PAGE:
Peachy. Dame Nellie Melba was born 150 years ago today.

Today marks the 150th birthday of Helen Porter Mitchell. She was born in Melbourne, Australia, on May 19th 1861 and was destined to become the leading opera singer in the world during the “Golden Age of Opera”. She also became a household name – Dame Nellie Melba.

There were a number of special qualities that separated Nellie from her contemporaries:

With the help of three teachers – Ellen Christian, Pietro Cecchi and Mathilde Marchesi – and the requisite “10,000 hours”, she developed a technique that enabled her to perform at the highest level over four full decades. “Salvatore, viens,” Marchesi called to her husband on first hearing the girl, “j’ai trouvé une étoile.”

In an age when married women were expected to give up work, she decided that instead the husband should do.

She had a wonderful sense of pitch and always sang in tune.

She learned many of her greatest roles with the composers themselves – Verdi, Massenet, Gounod, Puccini among them. And she promoted avant-garde songs by Debussy, Duparc, Chausson and others.

She took responsibility at all stages for managing her own career, bringing in a series of helpers, but never delegating the authority.

She was a brilliant entrepreneur, always ready to do what was necessary to maintain her profile and fill houses. “There are plenty of duchesses, but only one Melba,” she said.

“If you wish to understand me, you must understand first and foremost that I am an Australian,” she wrote. This attitude enabled her to break through the rigid barriers of British society of her day, speaking plainly with everyone at every level.

She was a catalyst in building the newly-emerging recording industry, negotiating a pioneering royalty arrangement.

When she died in Sydney in 1931, her coffin was carried by special train to Melbourne, stopping at towns and villages on the way so that crowds of people could pay their respects. Her grave at Lilydale carries a brief phrase from her most famous role, Mimì in La bohème: “Addio, senza rancor.” Farewell, no hard feelings.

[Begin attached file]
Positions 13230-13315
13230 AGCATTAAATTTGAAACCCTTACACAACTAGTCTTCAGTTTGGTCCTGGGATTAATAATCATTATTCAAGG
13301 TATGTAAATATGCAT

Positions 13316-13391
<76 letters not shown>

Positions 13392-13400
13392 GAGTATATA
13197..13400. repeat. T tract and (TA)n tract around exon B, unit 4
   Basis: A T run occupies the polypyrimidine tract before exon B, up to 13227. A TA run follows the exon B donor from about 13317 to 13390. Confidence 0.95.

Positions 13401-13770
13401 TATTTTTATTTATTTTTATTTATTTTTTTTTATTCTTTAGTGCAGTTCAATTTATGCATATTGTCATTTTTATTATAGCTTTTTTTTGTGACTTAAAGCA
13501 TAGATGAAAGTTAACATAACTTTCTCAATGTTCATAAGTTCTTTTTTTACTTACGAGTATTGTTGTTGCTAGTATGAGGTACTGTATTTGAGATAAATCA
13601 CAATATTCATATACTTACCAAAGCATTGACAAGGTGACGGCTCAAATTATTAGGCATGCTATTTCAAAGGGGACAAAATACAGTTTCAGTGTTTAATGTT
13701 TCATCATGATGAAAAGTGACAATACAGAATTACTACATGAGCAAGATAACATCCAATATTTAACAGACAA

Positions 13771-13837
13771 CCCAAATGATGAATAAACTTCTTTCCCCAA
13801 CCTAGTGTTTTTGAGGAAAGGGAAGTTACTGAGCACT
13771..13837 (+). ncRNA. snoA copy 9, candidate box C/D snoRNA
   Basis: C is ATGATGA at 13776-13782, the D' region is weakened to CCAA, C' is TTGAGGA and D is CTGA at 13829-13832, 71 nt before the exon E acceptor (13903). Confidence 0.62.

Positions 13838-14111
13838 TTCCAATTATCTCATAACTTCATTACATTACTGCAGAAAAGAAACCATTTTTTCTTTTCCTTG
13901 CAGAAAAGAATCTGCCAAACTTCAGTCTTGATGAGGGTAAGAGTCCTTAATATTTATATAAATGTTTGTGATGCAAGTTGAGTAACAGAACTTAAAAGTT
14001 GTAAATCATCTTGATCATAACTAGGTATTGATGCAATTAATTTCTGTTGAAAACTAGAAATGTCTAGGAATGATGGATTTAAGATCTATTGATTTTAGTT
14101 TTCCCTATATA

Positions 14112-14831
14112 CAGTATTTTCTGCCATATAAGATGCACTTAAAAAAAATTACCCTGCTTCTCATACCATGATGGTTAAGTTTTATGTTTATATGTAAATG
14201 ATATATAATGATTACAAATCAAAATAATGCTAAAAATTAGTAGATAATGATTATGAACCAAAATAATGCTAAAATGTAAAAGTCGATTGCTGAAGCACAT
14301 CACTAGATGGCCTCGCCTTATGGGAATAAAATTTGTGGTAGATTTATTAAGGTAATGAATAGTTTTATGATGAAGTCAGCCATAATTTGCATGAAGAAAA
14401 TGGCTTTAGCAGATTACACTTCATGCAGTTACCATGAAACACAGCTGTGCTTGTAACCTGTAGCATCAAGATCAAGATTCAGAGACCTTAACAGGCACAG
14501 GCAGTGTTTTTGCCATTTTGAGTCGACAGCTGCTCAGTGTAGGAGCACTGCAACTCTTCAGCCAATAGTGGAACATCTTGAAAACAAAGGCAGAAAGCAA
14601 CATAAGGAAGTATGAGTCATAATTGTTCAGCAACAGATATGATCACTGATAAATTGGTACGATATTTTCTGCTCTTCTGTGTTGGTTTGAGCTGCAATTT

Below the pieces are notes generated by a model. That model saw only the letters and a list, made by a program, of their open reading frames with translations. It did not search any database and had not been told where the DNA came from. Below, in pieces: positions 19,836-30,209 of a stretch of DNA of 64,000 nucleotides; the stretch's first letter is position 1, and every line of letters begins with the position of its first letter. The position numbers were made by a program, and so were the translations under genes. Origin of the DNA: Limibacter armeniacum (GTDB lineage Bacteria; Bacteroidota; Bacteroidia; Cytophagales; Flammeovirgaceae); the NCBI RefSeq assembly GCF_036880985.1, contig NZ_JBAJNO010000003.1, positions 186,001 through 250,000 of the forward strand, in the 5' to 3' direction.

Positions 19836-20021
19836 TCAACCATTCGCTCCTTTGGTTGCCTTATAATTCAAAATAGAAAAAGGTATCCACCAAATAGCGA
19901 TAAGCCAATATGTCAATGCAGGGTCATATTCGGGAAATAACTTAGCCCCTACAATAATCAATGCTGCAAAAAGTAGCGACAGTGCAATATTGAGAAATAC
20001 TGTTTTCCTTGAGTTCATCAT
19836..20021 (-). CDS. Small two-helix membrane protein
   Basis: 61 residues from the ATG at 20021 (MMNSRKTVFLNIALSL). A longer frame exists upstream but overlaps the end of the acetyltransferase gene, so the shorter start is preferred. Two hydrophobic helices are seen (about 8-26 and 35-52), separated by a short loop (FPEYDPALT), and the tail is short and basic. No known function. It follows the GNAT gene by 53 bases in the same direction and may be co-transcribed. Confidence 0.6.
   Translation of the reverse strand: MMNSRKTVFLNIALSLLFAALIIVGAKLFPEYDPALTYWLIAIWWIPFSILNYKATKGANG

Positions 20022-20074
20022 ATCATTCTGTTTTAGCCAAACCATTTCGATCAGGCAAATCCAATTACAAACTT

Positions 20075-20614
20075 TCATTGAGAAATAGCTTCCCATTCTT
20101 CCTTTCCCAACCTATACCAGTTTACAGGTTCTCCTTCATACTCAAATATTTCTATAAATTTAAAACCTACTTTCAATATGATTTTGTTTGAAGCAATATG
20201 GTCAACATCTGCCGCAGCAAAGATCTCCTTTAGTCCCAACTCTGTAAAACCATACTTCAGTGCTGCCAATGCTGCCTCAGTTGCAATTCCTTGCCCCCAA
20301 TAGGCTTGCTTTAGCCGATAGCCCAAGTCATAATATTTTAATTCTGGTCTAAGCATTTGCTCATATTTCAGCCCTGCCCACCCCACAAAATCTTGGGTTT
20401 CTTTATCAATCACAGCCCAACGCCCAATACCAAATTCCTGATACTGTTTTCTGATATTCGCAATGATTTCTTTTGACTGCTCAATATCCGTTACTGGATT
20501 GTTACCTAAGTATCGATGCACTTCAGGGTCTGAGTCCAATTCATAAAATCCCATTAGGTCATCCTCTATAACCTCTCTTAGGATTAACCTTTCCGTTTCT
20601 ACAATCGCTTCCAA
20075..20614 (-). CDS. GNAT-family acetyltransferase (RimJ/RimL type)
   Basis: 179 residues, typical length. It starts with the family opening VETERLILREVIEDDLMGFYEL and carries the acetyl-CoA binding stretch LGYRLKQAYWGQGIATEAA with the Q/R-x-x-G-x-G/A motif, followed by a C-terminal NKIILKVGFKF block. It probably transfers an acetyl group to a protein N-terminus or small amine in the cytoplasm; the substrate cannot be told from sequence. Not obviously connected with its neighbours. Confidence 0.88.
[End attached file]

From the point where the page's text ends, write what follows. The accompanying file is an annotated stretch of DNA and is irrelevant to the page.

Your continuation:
Here she is at 65, singing that very aria , recorded live at her Farewell from Covent Garden in 1926:

This is our first guest blog. It’s by Roger Neil and you can see his blog here.

IF YOU’D LIKE TO DO A GUEST BLOG – GET IN TOUCH! Excuse the capitalised shouting…

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London’s first recording studios

In an earlier blog entry we touched upon (EMI predecessor) The Gramophone Company’s first recording studio which was located two doors up from Rules Restaurant at 31 Maiden Lane, Covent Garden. This would have been the very first recording studio in London, pre-dating Abbey Road Studios by 33 years!

Those kind people at the EMI Archive Trust have dug out a photo of the studio as it looked upon opening in 1898.

London's first recording studio

The lady sitting at the studio piano is Amy Williams who was the Recording Department secretary and also accompanied the vocalists. This role is the equivalent of a modern day A&R assistant getting to play on all the label’s records! You can see that the piano is raised so that its sound can be captured in the (one and only one!) recording horn which itself would be adjusted to the height of a singer’s mouth.

I’m not sure who the man is that is standing behind the recording horn. It’s not Gaisberg as he does not have a the trademark Gaisberg moustache. Fred is most likely behind the camera as he was a keen photographer.

You can see that the room is not particularly uplifting. Fred described it thus: “Yes, grimy was the word for it. The smoking room of the old Coburn Hotel was our improvised studio. There stood the recording machine on a high stand: from this projected a long, thin trumpet into which the artist sang. Close by, on a high movable platform, was an upright piano.”

31 Maiden Lane was then being used as a hotel (The Coburn Hotel) which was clearly run down when The Gramophone Company took over its basement to use as a recording studio. Its now being used a pizza restaurant called Fire and Stone.

31 Maiden Lane - now Fire & Stone